Thursday, January 23, 2014

Self-Detonating Counter-UPB Arguments

Stef wants to show that someone who claims "UPB is wrong" by using logic and evidence, commits a performative contradiction by doing so. The norms of argument provide the basis for UPB. These norms include (there are more):
* I value truth above falsehood, clarity above obfuscation.
* Truth is objective.
* I will correct others when I see they've made a mistake, and accept corrections from them when I have.

Godel proved that logic has limits, but no one can use logic to prove that logic is useless. So, a logical syllogism that concluded, "therefore logic can prove nothing," is a performative contradiction. There may or may not be a logical error in the argument, but if it uses a method of proof that it explicitly rejects, that is a problem.

If I somehow learn something I believe to be true, but the implications of this truth include the idea that I cannot or should not communicate it to someone, or it is meaningless or pointless for me to do so, can it really be true? (Hoppe's argumentation ethics and Habermas and Apel's discourse ethics have taken similar approaches.) This paradox invites us to conclude that the proposition must actually be false, no matter how much the proposition may tempt us to believe it. If we can only communicate an idea by becoming a hypocrite, there's something wrong with that idea.  

If I explicitly reject the norms of argument, I can still speak the truth. If I decline to self-identify as a member of the fair-debate speech community, can all my claims be dismissed? No. Only those statements that contradict my current actions.

This allows Stef to evade the "is/ought" problem without solving it. Here's what I mean. Someone says "UPB is wrong." According to Stef, that person has opted in, has demonstrated their willingness to debate and committed to the norms of debate. So any further debate can make use of those norms, and if that person contradicts the norms of debate, that is a performative contradiction and we should reject the claim.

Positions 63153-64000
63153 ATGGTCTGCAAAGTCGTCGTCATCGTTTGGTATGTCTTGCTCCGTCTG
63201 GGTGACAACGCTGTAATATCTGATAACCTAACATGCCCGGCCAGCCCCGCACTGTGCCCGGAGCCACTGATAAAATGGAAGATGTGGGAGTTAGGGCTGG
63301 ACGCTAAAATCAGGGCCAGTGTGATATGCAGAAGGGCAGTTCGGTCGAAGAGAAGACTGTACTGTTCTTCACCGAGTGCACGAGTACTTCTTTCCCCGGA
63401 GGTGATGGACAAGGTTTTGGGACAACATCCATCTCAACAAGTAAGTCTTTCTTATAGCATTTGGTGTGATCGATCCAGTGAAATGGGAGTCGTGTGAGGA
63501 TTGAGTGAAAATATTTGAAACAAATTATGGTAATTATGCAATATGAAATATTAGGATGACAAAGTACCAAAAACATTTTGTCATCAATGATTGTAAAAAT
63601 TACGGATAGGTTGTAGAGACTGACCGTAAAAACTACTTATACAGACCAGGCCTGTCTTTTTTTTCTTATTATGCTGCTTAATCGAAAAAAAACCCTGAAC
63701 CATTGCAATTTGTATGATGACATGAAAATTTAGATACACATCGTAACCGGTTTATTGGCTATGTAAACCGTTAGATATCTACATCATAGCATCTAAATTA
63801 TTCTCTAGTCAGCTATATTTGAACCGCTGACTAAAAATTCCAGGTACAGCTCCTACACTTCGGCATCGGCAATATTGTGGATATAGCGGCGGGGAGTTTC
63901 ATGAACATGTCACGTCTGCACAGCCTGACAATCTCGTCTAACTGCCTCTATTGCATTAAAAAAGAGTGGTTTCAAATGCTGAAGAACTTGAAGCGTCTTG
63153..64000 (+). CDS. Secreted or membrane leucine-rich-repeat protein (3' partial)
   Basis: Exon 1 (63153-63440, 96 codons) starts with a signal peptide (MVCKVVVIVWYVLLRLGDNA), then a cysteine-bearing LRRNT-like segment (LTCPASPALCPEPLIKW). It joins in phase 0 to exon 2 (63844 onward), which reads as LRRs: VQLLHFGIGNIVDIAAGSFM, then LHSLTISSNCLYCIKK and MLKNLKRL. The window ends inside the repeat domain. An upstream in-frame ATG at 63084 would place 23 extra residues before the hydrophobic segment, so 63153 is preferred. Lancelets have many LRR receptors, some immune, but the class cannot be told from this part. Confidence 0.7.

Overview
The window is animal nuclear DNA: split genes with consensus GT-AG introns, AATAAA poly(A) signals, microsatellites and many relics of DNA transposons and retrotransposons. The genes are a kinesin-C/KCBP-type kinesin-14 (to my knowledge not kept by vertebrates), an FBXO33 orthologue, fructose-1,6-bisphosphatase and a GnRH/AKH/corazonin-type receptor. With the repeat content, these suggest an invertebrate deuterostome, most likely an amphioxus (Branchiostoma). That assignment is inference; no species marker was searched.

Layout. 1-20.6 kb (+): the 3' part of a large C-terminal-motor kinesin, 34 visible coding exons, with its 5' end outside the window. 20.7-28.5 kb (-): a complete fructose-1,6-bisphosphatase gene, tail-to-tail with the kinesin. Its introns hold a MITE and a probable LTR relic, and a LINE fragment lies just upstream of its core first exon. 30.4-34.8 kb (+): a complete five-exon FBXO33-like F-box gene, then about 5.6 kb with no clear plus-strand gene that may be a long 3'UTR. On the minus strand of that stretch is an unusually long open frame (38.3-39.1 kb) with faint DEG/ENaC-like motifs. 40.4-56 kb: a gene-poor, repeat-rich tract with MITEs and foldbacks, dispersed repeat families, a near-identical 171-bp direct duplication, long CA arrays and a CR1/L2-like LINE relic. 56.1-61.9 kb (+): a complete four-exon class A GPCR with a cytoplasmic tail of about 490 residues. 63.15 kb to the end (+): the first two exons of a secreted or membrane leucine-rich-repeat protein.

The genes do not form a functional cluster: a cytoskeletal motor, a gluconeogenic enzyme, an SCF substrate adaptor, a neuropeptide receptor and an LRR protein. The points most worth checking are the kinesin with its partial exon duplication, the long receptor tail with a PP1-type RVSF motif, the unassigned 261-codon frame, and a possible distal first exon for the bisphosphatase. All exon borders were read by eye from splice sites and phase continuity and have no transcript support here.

So what Stef would really like to do is have UPB logically follow from the norms of debate. Everything in his book would then just be a derivation and explanation of those norms and their corollaries and implications. Unfortunately, the book is not organized in a way that makes it easy to see where he is going or whether he gets there.

There are of course questions about this, even the more "mainstream" versions are controversial. Stef is not very explicit in his arguments or clear in his explanations. To attack this idea, you can argue that the specific norms do not follow from the activity of debate, or that we have no grounds to universalize them, that we could ignore them as soon as we stop debating, something like that.

And UPB is more than logic. It is logic, evidence, universality, the coma test, the "2 guys in a room" test and all that other stuff. How can we get a performative contradiction from that? I can think of two possibilities: either it really all can be derived from Stef's premises using logic, or Stef has added something that he must support with argument. Maybe I can get universality from pure logic, and the coma test is a corollary of universality. What about the 2 guys in a room?

This works for the scientific method and aesthetically preferred actions (APAs), but does it work for Stef's target, ethics? Could someone truthfully say (see Noesis, "I accept the norms of argument, and the principles of UPB, but I believe all actions are morally right, no violation of UPB is possible," without contradicting norms of debate?

This is all stuff I don't understand yet, still many questions in my mind.

How do we know that the coma test and 2 guys in a room test work? Do they depend on anything other than universality?
Given universality, if a proposition fails the tests it is false. If it passes, how do we know it is true? What does it really mean for a moral proposition to be true or false?

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